Day 3 on foot.
Given the choice I would run on trails but choice is a luxury. There’s a river but the north or south banks are very much busy urban jungle. Whilst the pace of my commute has slowed my thoughts have not quickened. They’re stuck on perpetual loop: ‘what’s best: running/cycling?’ On repeat, playing over again with every foot strike. My conclusion?
Unlike riding a bike through London, running immerses, connects to the City far more as feet pound the pavement rather than slicing through on thin 700c wheels. Running you’re part of a different tribe, runners are a calmer crowd, less likely to turn on each other, closeted in their singular commute by their headphones. Commuting on a bike can make you paranoid – everyone is out to get you! Running – no one cares, you can just do your own thing. There’s no large target on a runners back. Pedestrians don’t hate runners as much and car drivers don’t even notice runners, their paths don’t cross.
It’s looking good for running.
Running beside the river through central London, amongst the tourists and the workers, there doesn’t seem much wrong with the World, or this city at least. In the immediate vicinity of the river at least London appears a functioning and burgeoning city. Despite the crowds – the traffic moves along well enough, people get to where they want to get, or go no where if they don’t, there’s plenty of great spots to stop, look, drink, to relax and enjoy this city. No wonder everyone wants to come here. I did myself from rural Oxfordshire, whilst it’s hardly the 3rd World I saw no opportunity for me there. I can understand why people travel from all over the world to be here, rich and poor, free or persecuted. Why wouldn’t they? For some London represents a sort of Heaven.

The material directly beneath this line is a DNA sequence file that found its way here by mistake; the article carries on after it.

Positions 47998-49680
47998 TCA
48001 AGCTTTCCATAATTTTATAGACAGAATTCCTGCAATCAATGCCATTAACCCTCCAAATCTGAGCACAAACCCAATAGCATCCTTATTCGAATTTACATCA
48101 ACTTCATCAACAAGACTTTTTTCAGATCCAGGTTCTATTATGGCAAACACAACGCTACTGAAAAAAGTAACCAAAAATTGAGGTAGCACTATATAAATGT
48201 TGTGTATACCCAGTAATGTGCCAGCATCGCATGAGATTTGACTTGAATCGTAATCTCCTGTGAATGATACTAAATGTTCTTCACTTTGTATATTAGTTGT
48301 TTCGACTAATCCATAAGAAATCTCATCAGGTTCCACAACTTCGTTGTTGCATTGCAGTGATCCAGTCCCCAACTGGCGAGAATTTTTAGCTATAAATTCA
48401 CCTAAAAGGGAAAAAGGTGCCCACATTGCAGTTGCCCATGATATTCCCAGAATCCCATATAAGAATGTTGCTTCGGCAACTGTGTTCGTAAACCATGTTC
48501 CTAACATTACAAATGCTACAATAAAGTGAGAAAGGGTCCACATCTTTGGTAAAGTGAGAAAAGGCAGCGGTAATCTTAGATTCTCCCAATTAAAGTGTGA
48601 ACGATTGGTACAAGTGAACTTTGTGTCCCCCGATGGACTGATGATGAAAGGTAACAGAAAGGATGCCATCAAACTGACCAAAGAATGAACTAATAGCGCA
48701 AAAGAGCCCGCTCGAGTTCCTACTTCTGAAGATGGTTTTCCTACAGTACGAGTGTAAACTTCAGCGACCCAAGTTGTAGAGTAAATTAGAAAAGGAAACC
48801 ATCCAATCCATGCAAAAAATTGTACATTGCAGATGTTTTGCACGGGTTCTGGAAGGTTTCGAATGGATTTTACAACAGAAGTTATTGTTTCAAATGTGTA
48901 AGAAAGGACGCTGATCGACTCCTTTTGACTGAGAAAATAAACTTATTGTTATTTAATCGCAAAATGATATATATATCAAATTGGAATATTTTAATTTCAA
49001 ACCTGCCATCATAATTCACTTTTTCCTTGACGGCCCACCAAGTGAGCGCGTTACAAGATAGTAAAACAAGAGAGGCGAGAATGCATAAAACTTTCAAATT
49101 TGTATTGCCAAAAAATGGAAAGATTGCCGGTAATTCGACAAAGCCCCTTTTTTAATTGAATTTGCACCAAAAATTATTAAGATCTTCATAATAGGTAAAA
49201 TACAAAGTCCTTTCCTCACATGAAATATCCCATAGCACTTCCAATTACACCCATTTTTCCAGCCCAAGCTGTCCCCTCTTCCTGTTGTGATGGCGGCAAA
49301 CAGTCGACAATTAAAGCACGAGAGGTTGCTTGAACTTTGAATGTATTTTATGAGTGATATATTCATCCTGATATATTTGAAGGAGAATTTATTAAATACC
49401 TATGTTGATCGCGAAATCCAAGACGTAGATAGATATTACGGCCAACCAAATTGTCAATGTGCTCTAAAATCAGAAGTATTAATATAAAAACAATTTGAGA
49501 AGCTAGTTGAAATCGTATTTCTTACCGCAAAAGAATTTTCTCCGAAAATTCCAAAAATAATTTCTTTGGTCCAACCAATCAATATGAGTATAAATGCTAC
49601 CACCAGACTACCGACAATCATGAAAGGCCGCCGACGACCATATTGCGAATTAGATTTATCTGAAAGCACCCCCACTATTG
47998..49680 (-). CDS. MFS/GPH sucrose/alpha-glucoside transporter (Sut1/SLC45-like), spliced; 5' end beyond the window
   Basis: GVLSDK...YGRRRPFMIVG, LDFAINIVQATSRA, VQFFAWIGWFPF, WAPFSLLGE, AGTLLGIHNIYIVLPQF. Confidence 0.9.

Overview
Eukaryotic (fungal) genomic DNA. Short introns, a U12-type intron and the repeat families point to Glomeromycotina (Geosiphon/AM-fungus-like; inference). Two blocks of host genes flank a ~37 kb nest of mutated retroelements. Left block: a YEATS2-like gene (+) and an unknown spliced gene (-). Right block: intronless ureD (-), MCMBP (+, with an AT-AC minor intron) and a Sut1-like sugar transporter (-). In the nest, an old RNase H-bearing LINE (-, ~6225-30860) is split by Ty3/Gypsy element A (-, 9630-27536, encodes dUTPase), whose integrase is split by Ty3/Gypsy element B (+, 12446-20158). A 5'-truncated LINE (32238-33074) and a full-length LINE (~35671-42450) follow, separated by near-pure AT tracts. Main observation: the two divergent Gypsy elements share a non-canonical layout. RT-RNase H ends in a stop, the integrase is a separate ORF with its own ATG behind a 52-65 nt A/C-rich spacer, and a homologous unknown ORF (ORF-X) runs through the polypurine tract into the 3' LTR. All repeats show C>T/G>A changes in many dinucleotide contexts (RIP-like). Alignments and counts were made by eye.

Day 3 on foot it’s a sort of Hell. Everything is uncomfortable. From the impact entering my body at my feet and quickly slamming like unstoppable waves into knee joints and upwards into suffering thighs and stiffening back. My quads are bearing the brunt of my enforced running regime and are paying me back with excruciating tenderness, my ankle has swollen and 2 toenails have turned black. This is just the visible, physical damage being wreaked. Cycling never did this to me.
The mental damage is equal if not worse. I’m struggling not to be overwhelmed by the crushing knowledge that I can no longer count myself as a runner. Is age or cycling to blame? Either way the impact of my failure to maintain the physical ability to do something as simple and natural as run has riven a sense of mortality through my sporting psyche.
Running well or running badly I’m still running along the banks of the River Thames, able to choose the north or south side as I please and that shouldn’t be taken for granted.